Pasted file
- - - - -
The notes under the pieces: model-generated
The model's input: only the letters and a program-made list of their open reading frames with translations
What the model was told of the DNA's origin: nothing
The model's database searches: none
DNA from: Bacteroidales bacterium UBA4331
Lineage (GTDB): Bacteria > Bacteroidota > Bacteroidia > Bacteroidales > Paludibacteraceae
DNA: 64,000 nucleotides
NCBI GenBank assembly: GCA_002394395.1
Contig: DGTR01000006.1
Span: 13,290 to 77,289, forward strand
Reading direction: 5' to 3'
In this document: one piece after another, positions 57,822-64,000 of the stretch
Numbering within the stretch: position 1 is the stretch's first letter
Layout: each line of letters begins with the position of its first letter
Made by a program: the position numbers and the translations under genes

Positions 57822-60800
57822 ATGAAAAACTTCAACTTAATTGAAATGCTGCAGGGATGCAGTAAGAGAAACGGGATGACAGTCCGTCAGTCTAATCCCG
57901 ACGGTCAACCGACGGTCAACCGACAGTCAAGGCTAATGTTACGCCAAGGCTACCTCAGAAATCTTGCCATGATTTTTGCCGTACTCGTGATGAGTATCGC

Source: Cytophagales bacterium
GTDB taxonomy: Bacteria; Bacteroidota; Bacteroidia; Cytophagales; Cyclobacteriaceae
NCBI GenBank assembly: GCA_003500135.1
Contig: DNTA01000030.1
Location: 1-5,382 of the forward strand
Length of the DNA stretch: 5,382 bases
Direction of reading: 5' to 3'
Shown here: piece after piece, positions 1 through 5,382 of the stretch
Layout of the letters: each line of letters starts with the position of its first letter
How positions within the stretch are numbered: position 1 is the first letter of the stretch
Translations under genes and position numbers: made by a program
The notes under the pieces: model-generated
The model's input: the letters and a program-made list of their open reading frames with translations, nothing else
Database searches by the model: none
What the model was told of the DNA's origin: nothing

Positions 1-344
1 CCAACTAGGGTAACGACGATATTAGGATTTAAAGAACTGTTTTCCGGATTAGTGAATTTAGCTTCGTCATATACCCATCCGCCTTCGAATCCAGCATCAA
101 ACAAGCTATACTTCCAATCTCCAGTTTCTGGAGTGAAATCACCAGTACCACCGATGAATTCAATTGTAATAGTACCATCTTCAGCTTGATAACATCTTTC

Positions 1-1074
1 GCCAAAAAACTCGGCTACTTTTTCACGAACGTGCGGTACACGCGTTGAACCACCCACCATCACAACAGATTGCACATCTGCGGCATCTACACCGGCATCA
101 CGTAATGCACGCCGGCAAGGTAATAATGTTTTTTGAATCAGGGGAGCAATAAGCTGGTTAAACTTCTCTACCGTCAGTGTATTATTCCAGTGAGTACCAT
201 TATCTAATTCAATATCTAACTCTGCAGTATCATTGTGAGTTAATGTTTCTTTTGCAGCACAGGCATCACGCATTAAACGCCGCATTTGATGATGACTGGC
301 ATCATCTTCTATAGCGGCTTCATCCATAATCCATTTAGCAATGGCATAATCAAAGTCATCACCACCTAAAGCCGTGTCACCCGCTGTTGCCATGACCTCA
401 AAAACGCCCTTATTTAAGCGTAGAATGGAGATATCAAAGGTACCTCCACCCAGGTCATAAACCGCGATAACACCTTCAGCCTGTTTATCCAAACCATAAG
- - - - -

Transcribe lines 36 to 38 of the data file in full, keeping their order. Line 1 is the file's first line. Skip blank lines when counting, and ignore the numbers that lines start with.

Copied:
101 ACAAGCTATACTTCCAATCTCCAGTTTCTGGAGTGAAATCACCAGTACCACCGATGAATTCAATTGTAATAGTACCATCTTCAGCTTGATAACATCTTTC

Positions 1-1074
1 GCCAAAAAACTCGGCTACTTTTTCACGAACGTGCGGTACACGCGTTGAACCACCCACCATCACAACAGATTGCACATCTGCGGCATCTACACCGGCATCA